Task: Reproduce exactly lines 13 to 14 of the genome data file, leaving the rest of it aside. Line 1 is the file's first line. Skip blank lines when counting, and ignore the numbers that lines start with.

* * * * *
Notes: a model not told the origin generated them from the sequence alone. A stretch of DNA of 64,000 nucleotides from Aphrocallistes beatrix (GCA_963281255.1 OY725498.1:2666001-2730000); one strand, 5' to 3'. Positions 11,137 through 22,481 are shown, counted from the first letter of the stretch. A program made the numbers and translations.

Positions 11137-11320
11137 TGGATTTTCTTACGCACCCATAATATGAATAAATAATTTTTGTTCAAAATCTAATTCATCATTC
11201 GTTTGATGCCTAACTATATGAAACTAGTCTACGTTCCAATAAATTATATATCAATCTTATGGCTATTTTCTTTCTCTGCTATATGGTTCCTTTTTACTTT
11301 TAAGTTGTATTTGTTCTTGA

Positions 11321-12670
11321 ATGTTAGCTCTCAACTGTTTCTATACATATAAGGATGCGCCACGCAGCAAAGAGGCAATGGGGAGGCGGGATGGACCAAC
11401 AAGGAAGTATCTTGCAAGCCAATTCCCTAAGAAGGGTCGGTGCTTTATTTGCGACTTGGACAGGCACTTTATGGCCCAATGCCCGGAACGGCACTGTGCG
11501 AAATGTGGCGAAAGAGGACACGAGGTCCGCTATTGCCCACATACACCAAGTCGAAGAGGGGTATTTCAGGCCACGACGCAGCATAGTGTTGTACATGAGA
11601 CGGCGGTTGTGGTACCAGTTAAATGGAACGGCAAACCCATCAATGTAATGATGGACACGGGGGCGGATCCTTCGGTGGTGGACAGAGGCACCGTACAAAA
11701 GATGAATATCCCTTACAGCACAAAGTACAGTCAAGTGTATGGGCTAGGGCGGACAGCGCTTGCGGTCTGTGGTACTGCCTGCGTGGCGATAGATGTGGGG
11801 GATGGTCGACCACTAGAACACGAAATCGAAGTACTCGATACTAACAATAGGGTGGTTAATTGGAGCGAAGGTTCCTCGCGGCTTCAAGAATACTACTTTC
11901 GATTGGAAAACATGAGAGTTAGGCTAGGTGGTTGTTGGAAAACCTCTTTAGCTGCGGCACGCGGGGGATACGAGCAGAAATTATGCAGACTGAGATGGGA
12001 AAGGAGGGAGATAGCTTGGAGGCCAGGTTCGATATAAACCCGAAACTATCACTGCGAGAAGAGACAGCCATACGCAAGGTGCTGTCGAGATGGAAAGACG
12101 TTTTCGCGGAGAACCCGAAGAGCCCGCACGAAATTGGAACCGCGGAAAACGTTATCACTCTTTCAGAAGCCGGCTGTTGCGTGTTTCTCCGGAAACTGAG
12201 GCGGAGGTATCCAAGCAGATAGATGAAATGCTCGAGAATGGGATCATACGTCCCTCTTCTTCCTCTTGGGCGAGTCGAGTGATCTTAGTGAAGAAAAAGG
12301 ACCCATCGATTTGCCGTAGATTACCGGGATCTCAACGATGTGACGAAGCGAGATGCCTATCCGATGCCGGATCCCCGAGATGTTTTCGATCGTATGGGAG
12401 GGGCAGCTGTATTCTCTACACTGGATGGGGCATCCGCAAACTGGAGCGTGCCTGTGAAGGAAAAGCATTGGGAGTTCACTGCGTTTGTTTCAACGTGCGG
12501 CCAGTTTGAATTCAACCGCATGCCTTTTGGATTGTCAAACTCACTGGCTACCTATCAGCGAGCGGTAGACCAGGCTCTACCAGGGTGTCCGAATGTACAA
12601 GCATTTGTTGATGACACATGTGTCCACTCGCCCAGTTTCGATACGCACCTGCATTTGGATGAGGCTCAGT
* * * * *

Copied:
11901 GATTGGAAAACATGAGAGTTAGGCTAGGTGGTTGTTGGAAAACCTCTTTAGCTGCGGCACGCGGGGGATACGAGCAGAAATTATGCAGACTGAGATGGGA
12001 AAGGAGGGAGATAGCTTGGAGGCCAGGTTCGATATAAACCCGAAACTATCACTGCGAGAAGAGACAGCCATACGCAAGGTGCTGTCGAGATGGAAAGACG